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Black holes responsible for first gravitational wave detection came from ancient, massive suns

Black holes responsible for first gravitational wave detection came from ancient, massive suns


A stellar origin story

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SXS Lensing

In February, scientists at the LIGO observatory made history when they announced the first ever detection of gravitational waves. These ripples in the fabric of space-time came from two black holes that spun around each other several times per second before merging in a violent, energetic explosion. Now, researchers have calculated the likely origins of those black holes. A new study argues that they probably came from two massive suns that formed about 12 billion years ago — or two billion years after the Big Bang.

Researchers came up with this origin story, published today in the journal Nature, by running a complex simulation called the Synthetic Universe; it’s a computer model that simulates how the Universe may have evolved since the start of the Big Bang. "We play God," said lead study author Chris Belczynski, an astrophysicist at Warsaw University. "We have a model of the entire Universe in our computer. We populate the computer with stars from the beginning, from the Big Bang, and you let them go ahead, evolve, produce black holes, etc."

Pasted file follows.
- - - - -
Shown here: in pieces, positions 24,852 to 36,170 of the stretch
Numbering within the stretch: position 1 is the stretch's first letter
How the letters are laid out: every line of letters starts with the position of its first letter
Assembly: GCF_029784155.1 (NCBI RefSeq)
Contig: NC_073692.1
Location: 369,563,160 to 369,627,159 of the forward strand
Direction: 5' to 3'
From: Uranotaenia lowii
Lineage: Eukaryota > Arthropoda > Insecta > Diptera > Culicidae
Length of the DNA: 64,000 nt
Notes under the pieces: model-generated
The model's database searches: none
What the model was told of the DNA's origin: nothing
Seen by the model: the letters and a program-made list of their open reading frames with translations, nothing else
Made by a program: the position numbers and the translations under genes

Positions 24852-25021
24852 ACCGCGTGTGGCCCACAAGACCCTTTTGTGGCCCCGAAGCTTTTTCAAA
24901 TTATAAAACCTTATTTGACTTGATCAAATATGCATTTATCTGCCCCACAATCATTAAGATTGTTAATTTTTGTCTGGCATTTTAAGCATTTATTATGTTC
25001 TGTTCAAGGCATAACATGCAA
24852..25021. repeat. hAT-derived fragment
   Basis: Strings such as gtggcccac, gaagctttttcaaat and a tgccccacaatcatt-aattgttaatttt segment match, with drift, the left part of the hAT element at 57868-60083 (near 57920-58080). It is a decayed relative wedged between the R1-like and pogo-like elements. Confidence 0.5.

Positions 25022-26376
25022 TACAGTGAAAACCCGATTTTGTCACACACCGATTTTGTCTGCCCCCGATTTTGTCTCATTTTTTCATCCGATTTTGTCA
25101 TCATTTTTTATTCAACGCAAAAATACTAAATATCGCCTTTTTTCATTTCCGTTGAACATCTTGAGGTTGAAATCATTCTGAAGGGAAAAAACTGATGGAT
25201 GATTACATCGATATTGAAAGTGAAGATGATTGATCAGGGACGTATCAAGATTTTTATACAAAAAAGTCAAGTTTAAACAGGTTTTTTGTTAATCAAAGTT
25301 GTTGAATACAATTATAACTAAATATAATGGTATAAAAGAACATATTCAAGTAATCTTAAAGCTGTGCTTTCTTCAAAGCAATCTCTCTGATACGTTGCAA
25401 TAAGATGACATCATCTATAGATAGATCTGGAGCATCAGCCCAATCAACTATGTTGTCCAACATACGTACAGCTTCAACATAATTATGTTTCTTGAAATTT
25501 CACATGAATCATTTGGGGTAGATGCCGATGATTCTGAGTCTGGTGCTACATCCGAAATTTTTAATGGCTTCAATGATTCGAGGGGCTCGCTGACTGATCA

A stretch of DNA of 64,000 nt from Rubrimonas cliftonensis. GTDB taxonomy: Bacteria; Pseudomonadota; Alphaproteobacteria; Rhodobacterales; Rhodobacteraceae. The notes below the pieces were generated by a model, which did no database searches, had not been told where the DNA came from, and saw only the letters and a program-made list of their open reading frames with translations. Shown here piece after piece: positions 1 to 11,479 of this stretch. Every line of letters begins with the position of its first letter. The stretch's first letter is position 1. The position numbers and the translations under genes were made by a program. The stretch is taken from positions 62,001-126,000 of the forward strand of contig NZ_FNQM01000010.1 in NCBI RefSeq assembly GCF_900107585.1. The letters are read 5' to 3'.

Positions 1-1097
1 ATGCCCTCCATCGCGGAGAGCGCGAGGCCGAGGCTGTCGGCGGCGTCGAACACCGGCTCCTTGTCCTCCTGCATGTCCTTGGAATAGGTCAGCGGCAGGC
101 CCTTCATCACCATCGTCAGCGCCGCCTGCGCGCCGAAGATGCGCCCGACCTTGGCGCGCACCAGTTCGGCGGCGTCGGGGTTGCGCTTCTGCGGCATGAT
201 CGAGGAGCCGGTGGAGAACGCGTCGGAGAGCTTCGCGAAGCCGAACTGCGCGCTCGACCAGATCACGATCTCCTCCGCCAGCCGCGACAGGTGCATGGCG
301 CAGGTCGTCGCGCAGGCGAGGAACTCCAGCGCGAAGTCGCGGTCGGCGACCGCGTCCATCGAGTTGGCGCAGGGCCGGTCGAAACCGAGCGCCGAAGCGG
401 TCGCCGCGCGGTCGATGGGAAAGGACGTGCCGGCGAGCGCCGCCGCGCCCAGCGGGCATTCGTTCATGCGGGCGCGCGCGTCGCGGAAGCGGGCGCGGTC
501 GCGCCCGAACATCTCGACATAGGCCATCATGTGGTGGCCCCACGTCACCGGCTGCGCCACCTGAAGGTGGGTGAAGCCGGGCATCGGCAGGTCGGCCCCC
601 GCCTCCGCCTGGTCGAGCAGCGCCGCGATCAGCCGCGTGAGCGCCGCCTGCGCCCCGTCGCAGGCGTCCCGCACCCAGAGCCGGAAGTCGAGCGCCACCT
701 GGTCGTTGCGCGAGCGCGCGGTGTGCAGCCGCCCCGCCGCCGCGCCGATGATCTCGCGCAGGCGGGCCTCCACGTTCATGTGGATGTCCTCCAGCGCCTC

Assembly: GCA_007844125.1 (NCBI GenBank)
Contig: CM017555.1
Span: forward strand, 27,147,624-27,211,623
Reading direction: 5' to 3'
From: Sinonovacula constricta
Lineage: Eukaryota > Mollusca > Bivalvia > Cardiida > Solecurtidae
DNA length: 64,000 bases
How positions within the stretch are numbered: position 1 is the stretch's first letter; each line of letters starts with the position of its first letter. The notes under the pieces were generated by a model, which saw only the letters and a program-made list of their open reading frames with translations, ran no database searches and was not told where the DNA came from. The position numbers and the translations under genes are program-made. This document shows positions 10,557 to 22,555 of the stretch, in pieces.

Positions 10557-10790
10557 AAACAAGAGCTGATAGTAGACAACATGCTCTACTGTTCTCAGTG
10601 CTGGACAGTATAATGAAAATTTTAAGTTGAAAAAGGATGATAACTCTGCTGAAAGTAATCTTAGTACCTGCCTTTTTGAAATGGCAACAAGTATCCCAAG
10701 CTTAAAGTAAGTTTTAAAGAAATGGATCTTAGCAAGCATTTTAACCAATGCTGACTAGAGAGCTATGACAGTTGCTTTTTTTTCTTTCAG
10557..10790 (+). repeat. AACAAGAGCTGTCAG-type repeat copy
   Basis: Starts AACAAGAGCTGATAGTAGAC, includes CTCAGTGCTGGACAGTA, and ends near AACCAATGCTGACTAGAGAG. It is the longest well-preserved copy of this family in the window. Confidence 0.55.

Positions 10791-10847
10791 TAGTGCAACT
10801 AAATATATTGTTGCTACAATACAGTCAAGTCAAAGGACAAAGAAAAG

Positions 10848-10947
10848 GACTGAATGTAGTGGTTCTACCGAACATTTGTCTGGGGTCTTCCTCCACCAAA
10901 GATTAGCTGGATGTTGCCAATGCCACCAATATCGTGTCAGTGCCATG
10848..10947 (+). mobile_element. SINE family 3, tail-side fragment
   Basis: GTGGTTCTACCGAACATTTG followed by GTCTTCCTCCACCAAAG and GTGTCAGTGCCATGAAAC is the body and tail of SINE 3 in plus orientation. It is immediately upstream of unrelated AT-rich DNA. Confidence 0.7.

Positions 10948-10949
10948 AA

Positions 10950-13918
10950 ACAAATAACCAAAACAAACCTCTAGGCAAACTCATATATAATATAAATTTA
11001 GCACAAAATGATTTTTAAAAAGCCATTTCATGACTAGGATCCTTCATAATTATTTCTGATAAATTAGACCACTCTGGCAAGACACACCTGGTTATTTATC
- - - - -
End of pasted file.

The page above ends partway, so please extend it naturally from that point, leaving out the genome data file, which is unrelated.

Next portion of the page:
Belczynski predicts that many more detections are headed our way

The simulation even includes a synthetic LIGO detector to determine the types of objects that the observatory would detect over time. Using this model, Belczynski and his team were able to look back to the start of the Universe and calculate the types of stars that formed the black holes that LIGO detected.

Not only has this tool been useful for tracing the origins of stars, but it has also been great for making predictions. Based on this computer model, Belczynski first estimated back in 2010 that LIGO would mostly be detecting gravitational waves coming from mergers of big black holes. It was a prediction that went against the prevailing idea at the time. "Most of the astronomy community believed that mergers of neutron stars, not black holes, would be detected first and dominate LIGO detections," said Belczynski. But so far, the three possible detections that LIGO has made — two confirmed ones and a potential third — all fit within what Belczynski predicted six years ago.

And thanks to the Synthetic Universe, Belczynski predicts that many more detections are headed our way. His models show that LIGO will pick up to 60 detections when it begins its next observation run this fall. And when the observatory is at its peak sensitivity, it could pick up to 1,000 detections of black hole mergers each year, according to the model.

Most of the black hole mergers LIGO detects will be of a certain size too, according to Belczynski’s calculations. Their combined masses will likely be between 20 and 80 times the mass of our Sun. That fits with what LIGO has detected so far. The first gravitational waves ever detected — dubbed GW150914 — came from two black holes that were 36 solar masses and 29 solar masses, respectively; combined, that’s 65 times the mass of the Sun.